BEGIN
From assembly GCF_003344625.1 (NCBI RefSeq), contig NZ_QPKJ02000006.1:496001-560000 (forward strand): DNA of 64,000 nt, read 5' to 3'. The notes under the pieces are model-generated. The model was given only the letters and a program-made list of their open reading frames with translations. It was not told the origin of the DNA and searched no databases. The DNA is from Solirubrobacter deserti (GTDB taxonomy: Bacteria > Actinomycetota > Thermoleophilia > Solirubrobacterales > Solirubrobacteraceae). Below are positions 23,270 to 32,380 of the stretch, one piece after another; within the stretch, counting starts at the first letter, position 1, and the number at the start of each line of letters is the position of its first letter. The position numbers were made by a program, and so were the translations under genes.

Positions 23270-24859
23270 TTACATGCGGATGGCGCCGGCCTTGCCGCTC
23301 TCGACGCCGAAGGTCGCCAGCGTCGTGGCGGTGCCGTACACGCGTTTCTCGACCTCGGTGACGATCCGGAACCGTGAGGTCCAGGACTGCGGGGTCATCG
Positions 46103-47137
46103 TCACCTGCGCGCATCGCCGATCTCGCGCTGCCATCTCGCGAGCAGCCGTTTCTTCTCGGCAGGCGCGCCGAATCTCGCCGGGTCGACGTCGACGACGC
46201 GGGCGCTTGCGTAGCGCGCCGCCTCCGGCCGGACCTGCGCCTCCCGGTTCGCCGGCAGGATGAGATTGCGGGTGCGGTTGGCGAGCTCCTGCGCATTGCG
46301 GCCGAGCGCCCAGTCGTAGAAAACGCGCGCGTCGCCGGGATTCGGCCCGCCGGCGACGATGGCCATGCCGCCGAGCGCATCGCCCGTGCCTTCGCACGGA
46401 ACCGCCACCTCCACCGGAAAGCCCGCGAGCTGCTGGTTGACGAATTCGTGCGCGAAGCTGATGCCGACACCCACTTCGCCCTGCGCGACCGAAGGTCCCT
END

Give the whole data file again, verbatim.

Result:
From assembly GCF_003344625.1 (NCBI RefSeq), contig NZ_QPKJ02000006.1:496001-560000 (forward strand): DNA of 64,000 nt, read 5' to 3'. The notes under the pieces are model-generated. The model was given only the letters and a program-made list of their open reading frames with translations. It was not told the origin of the DNA and searched no databases. The DNA is from Solirubrobacter deserti (GTDB taxonomy: Bacteria > Actinomycetota > Thermoleophilia > Solirubrobacterales > Solirubrobacteraceae). Below are positions 23,270 to 32,380 of the stretch, one piece after another; within the stretch, counting starts at the first letter, position 1, and the number at the start of each line of letters is the position of its first letter. The position numbers were made by a program, and so were the translations under genes.

Positions 23270-24859
23270 TTACATGCGGATGGCGCCGGCCTTGCCGCTC
23301 TCGACGCCGAAGGTCGCCAGCGTCGTGGCGGTGCCGTACACGCGTTTCTCGACCTCGGTGACGATCCGGAACCGTGAGGTCCAGGACTGCGGGGTCATCG
Positions 46103-47137
46103 TCACCTGCGCGCATCGCCGATCTCGCGCTGCCATCTCGCGAGCAGCCGTTTCTTCTCGGCAGGCGCGCCGAATCTCGCCGGGTCGACGTCGACGACGC
46201 GGGCGCTTGCGTAGCGCGCCGCCTCCGGCCGGACCTGCGCCTCCCGGTTCGCCGGCAGGATGAGATTGCGGGTGCGGTTGGCGAGCTCCTGCGCATTGCG
46301 GCCGAGCGCCCAGTCGTAGAAAACGCGCGCGTCGCCGGGATTCGGCCCGCCGGCGACGATGGCCATGCCGCCGAGCGCATCGCCCGTGCCTTCGCACGGA
46401 ACCGCCACCTCCACCGGAAAGCCCGCGAGCTGCTGGTTGACGAATTCGTGCGCGAAGCTGATGCCGACACCCACTTCGCCCTGCGCGACCGAAGGTCCCT